Here is a story that every family I know can tell: all of us have been sick. For a long, long time.
In the past few months our household has endured countless rounds of colds and coughs, flu and fevers. With four kids in school and one toddler at home it’s not surprising. Over the weeks I’ve spent pouring doses of cough syrup and searching frantically for fever medications in drugstores, I read everywhere about the “tripledemic”: the extra-potent convergence of COVID-19, RSV and the flu that’s hitting families, schools, workplaces and hospitals across the U.S. right now.
Caught in our own endless slog of hacking coughs, feverish kids and runny noses, I started stockpiling ways to pray through this winter’s sick season. Tuck one of these ideas in your pocket (along with extra tissues) to remember the God of the sick sees you, too.
• Invoke the Trinity. What better way to counter any illness from mild to severe than by calling upon God’s own name for strength and comfort? The Prayer of St. Patrick’s Breastplate binds us to the holy name of the Trinity and reminds us that God is our protection in every moment: “Christ be with me, Christ within me, Christ behind me, Christ before me, Christ beside me, Christ to win me, Christ to comfort and restore me.”
• Seek a saint’s intercession. Many of us grew up getting our throats blessed on the feast of St. Blaise (Feb. 3rd). As a kid in Catholic school, I always seemed to have a seasonal sore throat by that mid-winter Mass, so the timing was perfect. But did you know there are plenty of saintly friends to call upon when sickness hits?
St. Roch survived the plague to become a patron of the ill, along with St. Angela Merici who was devoted to serving the sick. St. Gianna knew the personal and professional sides of caring for kids as a mother and doctor. By winter’s end we might all be praying to St. Jude, intercessor of the impossible.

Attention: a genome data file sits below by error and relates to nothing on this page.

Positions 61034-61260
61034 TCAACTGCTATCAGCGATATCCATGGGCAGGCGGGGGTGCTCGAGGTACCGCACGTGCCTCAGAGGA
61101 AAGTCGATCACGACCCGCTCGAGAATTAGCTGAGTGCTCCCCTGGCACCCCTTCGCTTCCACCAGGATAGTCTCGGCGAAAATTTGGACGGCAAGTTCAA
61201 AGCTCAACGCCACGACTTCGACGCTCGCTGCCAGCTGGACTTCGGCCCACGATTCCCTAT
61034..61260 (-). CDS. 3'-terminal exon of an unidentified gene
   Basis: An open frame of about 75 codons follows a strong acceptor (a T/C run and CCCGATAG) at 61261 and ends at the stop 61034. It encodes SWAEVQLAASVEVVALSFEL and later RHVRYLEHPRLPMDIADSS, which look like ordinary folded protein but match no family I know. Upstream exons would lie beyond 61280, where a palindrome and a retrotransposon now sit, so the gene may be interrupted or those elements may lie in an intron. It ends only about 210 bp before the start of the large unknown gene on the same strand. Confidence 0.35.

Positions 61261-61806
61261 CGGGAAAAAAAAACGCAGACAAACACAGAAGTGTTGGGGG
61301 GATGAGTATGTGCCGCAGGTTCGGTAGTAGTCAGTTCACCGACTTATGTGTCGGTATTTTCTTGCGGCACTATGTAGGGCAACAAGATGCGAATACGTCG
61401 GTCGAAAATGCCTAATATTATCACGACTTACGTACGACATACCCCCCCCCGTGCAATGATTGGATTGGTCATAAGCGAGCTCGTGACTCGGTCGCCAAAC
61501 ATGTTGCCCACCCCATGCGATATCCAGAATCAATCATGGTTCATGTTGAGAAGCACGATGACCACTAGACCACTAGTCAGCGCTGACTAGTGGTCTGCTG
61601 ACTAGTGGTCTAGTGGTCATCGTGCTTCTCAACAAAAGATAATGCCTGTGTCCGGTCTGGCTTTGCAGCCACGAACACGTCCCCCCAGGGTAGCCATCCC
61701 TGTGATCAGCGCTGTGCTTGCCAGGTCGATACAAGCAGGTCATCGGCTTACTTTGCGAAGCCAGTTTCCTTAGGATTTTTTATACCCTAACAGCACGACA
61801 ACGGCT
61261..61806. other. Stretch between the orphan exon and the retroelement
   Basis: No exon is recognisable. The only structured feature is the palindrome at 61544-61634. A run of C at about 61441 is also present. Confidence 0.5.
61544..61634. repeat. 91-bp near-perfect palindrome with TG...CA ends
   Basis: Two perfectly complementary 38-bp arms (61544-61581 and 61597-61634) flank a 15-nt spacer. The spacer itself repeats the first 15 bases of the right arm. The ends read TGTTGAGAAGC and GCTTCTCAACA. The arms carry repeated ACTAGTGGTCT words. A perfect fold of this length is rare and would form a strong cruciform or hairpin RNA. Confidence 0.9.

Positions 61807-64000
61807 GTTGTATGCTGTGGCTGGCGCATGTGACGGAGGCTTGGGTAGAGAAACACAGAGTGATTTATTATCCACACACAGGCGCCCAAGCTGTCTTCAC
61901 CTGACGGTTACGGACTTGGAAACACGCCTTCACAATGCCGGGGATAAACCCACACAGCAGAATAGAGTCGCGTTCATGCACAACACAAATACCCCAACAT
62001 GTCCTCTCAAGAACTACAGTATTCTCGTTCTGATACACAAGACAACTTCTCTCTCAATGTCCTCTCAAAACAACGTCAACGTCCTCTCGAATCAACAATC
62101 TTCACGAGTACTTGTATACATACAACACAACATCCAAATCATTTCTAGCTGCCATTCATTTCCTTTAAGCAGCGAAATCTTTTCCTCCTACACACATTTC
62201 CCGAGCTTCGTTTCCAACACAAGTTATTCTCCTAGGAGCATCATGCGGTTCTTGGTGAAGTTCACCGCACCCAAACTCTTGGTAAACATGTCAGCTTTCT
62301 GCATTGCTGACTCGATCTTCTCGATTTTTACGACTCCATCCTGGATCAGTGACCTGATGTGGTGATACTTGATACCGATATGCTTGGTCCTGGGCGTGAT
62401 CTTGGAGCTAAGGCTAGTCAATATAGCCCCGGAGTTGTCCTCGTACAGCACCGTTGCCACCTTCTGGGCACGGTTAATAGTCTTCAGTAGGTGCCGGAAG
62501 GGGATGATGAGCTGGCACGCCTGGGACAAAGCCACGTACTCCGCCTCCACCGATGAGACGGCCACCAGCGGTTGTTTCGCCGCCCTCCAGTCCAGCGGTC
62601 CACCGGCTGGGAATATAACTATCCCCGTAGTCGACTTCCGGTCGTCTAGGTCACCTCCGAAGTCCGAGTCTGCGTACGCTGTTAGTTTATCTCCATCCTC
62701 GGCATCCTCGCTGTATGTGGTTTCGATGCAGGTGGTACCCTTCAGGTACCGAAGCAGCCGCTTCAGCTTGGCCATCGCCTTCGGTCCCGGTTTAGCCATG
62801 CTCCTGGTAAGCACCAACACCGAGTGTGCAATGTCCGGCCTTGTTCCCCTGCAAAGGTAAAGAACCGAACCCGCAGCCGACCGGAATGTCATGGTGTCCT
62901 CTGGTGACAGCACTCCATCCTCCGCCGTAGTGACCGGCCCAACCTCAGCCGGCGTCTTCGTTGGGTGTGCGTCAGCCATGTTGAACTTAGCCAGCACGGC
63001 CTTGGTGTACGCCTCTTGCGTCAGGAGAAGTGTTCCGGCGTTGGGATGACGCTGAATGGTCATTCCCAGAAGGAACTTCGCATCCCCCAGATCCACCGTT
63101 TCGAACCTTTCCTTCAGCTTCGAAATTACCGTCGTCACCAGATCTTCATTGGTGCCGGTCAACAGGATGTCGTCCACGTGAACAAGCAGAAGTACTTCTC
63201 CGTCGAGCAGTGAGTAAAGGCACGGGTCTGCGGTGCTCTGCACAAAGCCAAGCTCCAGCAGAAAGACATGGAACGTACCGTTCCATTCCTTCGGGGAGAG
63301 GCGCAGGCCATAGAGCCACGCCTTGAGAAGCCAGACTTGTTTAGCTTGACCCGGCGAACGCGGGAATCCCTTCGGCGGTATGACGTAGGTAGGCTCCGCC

• Sit with a healing story. The Gospels are full of stories of Jesus healing the sick: small children, older adults and people with diseases or disabilities. Cures don’t come for everyone, but praying with the abundance of healing Scriptures remind us that God sees, cares for and loves those who are suffering.
• Pray for others. The “pain Olympics” of comparison are never worth playing, but it can help to unite our suffering with others when we are feeling low. Remember those in the hospital while you’re sick at home. Give thanks for those in healing professions when you’re stuck on hold with the doctor’s office or waiting at urgent care for hours. Keep a list of friends and family who are sick and check in with a quick text or prayer.
• Rest without guilt. God could have designed our bodies to heal by exertion but instead, our bodies usually need more sleep to heal. Listening to your body, tending to others as caregiver and heeding the Sabbath call to rest are ways to honor God’s care for bodies.
On the bleakest days when you can barely crawl out of bed, remember that “Help!” is a complete sentence and a full prayer. As the Psalmist cries out, God hears every petition and comes to our aid: “The Lord sustains him on his sickbed” (Psalm 41:4). Even when our bodies suffer, our souls can draw closer to Christ who knew the depths of human suffering.
May the healing power of the Divine Physician — and the hope of the New Year — lift your spirit this month, in sickness and in health.
Laura Kelly Fanucci is an author, speaker, and founder of Mothering Spirit, an online gathering place on parenting and spirituality.